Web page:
The Trial of Sir Thomas More: The Historical, Legal, and Political Background
An outspoken critic and a man of silence, firm in his conscience, a counselor to the King, Royal Chancellor, famous author, and successful businessman: Sir Thomas More remains a curious figure of English history.
The Thomas More Society of the Notre Dame Law School and the Tocqueville Program for Inquiry into Religious and Public Life hosted Louis W. Karlin and David R. Oakley in Biolchini Hall on Thursday, April 5th, to discuss the trial of Sir Thomas More and their new book, Inside the Mind of Thomas More, The Witness of His Writings.
Karlin, Deputy Attorney General in the California Department of Justice, and Oakley, partner at Anderl & Oakley, P.C. (Princeton, NJ) presented on the historical, legal, and political background of the famous saint and lawyer. Taking turns on the podium, the two authors presented an overview of the trial and the man himself to a room full of ND law students and faculty. Following their talk, the two men led a discussion with undergraduates and law students titled, “Thomas More on Conscience and the Rule of Law: A Discussion of More’s Thoughts and Actions, Focusing on His Dialogue on Conscience.”
Student Discussion on Law and Conscience: A Reflection
Our discussion of A Dialogue on Conscience was deeply analytical, informative (especially to a non-PLS major who hasn’t read More before), and most importantly, thought provoking. The important questions: what is the basis of conscience, what gives certain beliefs the moral force of conscience, and to what extent can we act in accordance with our consciences if the law requires otherwise? And, At a societal level, what are the proper roles and duties of political leaders and citizens in determining and following law? While we didn’t fully answer these questions, we developed a better understanding of how to think about conscience and think through its relationship with law.
The readings were two letters about the efforts of More’s daughters to convince him to take the Oath of Succession. They feared the consequences of his refusal to do so, but More had legitimate, well-reasoned objections to the oath. King Henry VIII had recently divorced his first wife, Queen Catherine of Aragon and the oath required subjects to recognize Anne Boleyn as the King’s lawful wife. This would, in More’s view, impermissibly separate the church in England from the authority of the Catholic Church on the basis of the Church’s teachings on divorce. More’s daughters and many of his friends simply did not see this point objectionable to the degree that More did.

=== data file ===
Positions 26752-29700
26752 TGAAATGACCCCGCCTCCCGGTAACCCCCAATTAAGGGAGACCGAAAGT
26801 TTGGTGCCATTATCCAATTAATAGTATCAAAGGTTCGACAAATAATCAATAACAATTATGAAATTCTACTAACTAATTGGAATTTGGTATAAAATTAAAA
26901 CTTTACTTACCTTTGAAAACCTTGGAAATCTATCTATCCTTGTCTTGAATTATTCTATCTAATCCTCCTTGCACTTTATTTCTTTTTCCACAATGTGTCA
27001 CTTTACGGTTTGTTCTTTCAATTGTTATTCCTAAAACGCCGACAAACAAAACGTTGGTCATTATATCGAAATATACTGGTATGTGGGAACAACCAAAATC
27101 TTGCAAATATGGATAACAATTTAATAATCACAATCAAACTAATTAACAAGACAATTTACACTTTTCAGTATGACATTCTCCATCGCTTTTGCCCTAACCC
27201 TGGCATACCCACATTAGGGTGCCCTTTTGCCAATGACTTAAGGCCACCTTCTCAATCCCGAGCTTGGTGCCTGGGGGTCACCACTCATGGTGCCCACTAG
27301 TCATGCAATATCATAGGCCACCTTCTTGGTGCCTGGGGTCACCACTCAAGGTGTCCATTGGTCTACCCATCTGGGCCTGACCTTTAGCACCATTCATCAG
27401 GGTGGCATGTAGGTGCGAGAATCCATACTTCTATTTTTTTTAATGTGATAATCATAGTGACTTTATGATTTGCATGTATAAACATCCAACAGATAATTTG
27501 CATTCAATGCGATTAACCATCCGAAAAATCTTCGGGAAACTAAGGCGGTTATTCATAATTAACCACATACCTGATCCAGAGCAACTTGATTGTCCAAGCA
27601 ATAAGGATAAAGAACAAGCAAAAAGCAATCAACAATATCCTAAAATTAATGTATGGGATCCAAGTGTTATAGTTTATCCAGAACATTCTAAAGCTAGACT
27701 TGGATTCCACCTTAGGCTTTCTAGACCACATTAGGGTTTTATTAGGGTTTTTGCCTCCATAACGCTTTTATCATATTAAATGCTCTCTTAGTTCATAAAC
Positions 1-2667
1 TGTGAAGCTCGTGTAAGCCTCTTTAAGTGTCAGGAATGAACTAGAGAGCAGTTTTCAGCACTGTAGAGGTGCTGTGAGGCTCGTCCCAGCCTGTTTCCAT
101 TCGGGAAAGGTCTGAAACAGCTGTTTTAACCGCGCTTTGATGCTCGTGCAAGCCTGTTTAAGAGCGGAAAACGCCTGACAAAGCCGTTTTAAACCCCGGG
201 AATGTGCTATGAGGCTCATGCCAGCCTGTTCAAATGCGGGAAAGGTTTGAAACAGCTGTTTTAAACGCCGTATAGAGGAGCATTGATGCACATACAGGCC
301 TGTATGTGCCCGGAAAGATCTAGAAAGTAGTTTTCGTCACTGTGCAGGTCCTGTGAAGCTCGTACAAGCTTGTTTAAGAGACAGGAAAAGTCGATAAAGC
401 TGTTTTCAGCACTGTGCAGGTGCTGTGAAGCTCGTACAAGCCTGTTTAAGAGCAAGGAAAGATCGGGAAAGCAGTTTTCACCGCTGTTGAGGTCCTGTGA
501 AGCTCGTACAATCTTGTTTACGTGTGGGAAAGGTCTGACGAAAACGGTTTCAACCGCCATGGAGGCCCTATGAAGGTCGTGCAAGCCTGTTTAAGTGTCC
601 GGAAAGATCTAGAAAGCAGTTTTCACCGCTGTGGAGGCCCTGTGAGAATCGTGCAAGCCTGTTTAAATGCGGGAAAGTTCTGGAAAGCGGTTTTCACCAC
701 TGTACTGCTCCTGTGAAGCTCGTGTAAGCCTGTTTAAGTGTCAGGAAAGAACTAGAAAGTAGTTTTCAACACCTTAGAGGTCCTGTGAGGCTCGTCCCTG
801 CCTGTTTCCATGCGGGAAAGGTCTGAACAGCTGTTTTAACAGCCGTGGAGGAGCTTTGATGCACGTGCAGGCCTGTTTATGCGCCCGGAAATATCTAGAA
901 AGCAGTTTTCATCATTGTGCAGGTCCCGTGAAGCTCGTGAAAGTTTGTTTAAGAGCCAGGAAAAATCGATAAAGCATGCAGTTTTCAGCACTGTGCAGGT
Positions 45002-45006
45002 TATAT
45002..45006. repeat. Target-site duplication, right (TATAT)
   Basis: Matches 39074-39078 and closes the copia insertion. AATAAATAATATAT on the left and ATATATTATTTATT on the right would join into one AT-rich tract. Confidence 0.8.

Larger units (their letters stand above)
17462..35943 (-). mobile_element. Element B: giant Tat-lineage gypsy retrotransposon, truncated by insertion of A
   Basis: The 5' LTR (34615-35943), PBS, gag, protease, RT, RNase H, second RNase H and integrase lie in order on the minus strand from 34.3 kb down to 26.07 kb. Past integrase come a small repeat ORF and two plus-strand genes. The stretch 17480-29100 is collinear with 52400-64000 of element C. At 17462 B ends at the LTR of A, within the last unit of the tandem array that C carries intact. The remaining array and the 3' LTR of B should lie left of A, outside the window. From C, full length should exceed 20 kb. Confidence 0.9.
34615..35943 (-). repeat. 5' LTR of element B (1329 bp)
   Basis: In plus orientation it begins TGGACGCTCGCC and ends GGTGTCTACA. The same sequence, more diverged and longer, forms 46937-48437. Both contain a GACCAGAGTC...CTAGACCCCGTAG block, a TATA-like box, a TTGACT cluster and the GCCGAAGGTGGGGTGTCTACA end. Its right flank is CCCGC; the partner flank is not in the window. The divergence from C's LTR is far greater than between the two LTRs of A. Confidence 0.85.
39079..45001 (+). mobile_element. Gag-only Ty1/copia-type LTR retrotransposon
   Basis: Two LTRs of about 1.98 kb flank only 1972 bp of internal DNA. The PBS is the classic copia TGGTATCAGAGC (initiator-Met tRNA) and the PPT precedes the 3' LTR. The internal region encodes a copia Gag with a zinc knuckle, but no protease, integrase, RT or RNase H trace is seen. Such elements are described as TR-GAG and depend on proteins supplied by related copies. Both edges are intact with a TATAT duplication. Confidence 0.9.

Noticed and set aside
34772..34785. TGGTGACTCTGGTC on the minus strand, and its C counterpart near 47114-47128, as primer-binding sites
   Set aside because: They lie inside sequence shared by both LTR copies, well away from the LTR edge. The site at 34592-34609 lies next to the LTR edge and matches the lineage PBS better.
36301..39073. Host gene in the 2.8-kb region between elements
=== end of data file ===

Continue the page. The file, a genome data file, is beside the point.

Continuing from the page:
The discussion focused on More’s responses to his daughter’s plea. More possessed unshakable faith. This faith grounded his argument that there is only one authority––God––to which he must answer. By refusing the oath, he acted in accordance with a good conscience that he had formed through deep reflection on his values and faith. To take the oath would mean to intentionally act contrary to his conscience, and such an act would not bode well for his salvation.
He could not take the oath simply because others asked him too. In a parable he asked if those who wished him to take the oath would, in return, follow him to Hell when God judged that he had acted contrary to his conscience. He could not take the oath in spite of threats of imprisonment or physical harm, including death. Indeed, he was unwilling to take the oath for any reason less than a fundamental change in his personal conscience. This message is powerful.
On the relationship between law and conscience, More recognized that the proper role of the citizen is to obey laws, behavior which sustains societal order. But laws, as in the case of the oath, are not always right, just, or able to be followed in good conscience. More’s example suggests an indirect and thoughtful approach to conscientious objection. He remained personally unwilling to take the oath, did not fault others for taking the oath on an assumption of good conscience, and appealed to a higher authority––the General Council of the Church––to provide moral judgement and prevent a slide into relativism.
More’s example offers a few enduring lessons. We pay a price for acting in accordance with our conscience when it leads us in a direction contrary to mainstream opinion. But the price pales in comparison to the immortal value of commitment to conscience. We should be wary of the often fickle nature of majority opinion, especially on moral matters. We are better off pursuing the formation of our consciences without undue deference to the general public. Such a duty requires us to not passively succumb the scruples of the time, but rather to think hard about tough questions of religion, tradition, and more. The road less traveled is not easy, but we should appreciate––as I think More was trying to communicate––that it is through fulfilling our duty to good conscience that we become better practitioners of faith.
Nick Marr is a sophomore from Southern California. He lives in Knott Hall and studies history and political theory. As a 10 year old he argued with a Supreme Court Justice about who was a bigger Notre Dame fan. You can reach him at email@example.com.
Soren Hansen is a junior and a Lewis Chick hailing from San Diego, CA. She is an enthusiastic PLS major and Constitutional Studies minor. Her interests include philosophical discussions over pizza and dressing professionally, always. You can reach her at firstname.lastname@example.org